Abstract: Biotechnology offers new ways to use biological processes as environmental sensors. For example, in soil microbial fuel cells (MFCs), soil electro-genic microorganisms are recruited to electrodes embedded in soil and produce electricity (measured by voltage) through the breakdown of substrate. Because the voltage produced by the electrogenic microbes is a function of their environment, we hypothesize that the voltage may change in a characteristic manner given environmental disturbances, such as the contamination by exogenous material, in a way that can be modelled and serve as a diagnostic. In this study, we aimed to statistically analyze voltage from soil MFCs injected with urea as a proxy for gross contamination. Specifically, we used 𝘬-means clustering to discern between voltage output before and after the injection of urea. Our results showed that the 𝘬-means algorithm recognized 4–6 distinctive voltage regions, defining unique periods of the MFC voltage that clearly identify pre- and postinjection and other phases of the MFC lifecycle. This demonstrates that 𝘬-means can identify voltage patterns temporally, which could be further improve the sensing capabilities of MFCs by identifying specific regions of dissimilarity in voltage, indicating changes in the environment.
  • Cold Regions Vehicle Start: Next-Generation Lithium-Ion Battery Technologies for Stryker Vehicles

    Abstract: Operating vehicles in extremely cold environments is a significant problem for not only the public but also the military. The Department of Defense has encountered issues when trying to reliably cold start large, heavy-duty military vehicles, specifically the M1126 Stryker Combat Vehicle, in cold regions. As noted in previous work, the issue stems from the current battery technology’s limited temperature range. This current project utilized the protocol established in the previous phase to evaluate next-generation lithium-ion battery technologies for use in cold regions. Selected battery technologies met necessary military specifications for use in large military combat vehicles and were evaluated using a mechanical load system developed in previous work to simulate the starting of a Stryker engine. This work also evaluated the performance of the existing battery technology of a Stryker under Alaskan winter temperatures, which will verify the accuracy of the simulated cold room testing on the mechanical load system. The results of the tests showed that while the system was able to reliably operate down to −20°C, the battery management system encountered challenges at the lower end of the temperature range. This technology has a potential to reliably support cold regions operations but needs further evaluation.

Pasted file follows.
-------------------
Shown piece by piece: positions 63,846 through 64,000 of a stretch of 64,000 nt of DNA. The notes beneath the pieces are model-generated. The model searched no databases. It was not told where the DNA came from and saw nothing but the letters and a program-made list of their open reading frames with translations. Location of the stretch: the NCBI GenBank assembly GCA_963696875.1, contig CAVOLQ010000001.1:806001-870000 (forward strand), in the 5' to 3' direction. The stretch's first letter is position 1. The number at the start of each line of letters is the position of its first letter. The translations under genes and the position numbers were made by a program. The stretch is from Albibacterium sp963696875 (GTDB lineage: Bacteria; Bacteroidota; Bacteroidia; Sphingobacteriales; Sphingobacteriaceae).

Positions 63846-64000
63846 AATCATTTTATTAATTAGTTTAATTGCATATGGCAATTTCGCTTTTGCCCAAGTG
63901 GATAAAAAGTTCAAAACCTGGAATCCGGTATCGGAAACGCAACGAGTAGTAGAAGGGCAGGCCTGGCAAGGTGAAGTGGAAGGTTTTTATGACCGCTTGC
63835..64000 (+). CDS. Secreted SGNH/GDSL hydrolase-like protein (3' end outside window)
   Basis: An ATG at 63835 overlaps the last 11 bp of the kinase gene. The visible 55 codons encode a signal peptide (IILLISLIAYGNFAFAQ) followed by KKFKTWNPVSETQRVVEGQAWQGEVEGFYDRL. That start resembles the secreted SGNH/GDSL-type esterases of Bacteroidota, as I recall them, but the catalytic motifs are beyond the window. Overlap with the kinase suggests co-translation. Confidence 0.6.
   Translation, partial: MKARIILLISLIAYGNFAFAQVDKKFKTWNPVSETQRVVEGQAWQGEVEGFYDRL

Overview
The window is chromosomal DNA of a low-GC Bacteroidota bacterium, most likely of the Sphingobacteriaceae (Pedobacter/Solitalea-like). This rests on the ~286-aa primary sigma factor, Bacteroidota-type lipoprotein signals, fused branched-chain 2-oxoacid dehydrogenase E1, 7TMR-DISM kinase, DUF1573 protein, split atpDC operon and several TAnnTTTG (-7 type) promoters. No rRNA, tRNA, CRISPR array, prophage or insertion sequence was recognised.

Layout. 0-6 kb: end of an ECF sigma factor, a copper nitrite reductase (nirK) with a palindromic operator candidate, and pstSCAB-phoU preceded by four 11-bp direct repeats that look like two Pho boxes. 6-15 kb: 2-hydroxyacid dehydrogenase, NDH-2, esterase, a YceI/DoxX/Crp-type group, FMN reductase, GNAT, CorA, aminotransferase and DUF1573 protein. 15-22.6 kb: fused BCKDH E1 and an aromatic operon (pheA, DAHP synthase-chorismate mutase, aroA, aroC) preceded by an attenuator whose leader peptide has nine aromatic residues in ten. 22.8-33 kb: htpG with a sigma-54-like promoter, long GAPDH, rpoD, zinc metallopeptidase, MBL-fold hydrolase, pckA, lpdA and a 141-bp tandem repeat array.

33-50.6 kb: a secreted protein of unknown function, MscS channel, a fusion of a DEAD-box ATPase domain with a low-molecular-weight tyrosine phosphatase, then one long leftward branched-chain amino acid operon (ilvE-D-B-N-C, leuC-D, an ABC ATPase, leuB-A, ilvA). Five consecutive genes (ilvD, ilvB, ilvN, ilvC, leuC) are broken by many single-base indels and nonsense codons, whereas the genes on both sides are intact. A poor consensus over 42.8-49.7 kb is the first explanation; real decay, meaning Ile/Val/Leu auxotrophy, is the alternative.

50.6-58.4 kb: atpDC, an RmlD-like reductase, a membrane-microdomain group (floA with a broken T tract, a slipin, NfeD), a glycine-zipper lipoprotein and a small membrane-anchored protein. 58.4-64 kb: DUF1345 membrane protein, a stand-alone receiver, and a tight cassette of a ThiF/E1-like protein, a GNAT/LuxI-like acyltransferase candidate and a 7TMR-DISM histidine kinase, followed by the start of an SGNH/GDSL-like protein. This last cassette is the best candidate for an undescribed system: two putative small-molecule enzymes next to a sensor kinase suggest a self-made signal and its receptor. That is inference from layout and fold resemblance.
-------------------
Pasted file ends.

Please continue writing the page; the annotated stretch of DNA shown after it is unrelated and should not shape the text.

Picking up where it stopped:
• Dissolution of NTO, DNAN, and Insensitive Munitions Formulations and Their Fates in Soils: SERDP ER-2220

    Abstract: The US military is interested in replacing TNT (2,4,6-trinitrotoluene) and RDX (1,3,5-hexahydro-1,3,5-trinitro-1,3,5-triazine) with DNAN (2,4-dinitroanisole) and NTO (3-nitro-1,2,4-triazol-5-one), which have similar explosive characteristics but are less likely to detonate unintentionally. Although these replacements are good explosives, basic information about their fate and transport was needed to evaluate their environmental impact and life-cycle management. This project measured their dissolution, photodegradation, and how aqueous solutions interact with soils, data critical to determining exposure potential and, consequently, risk.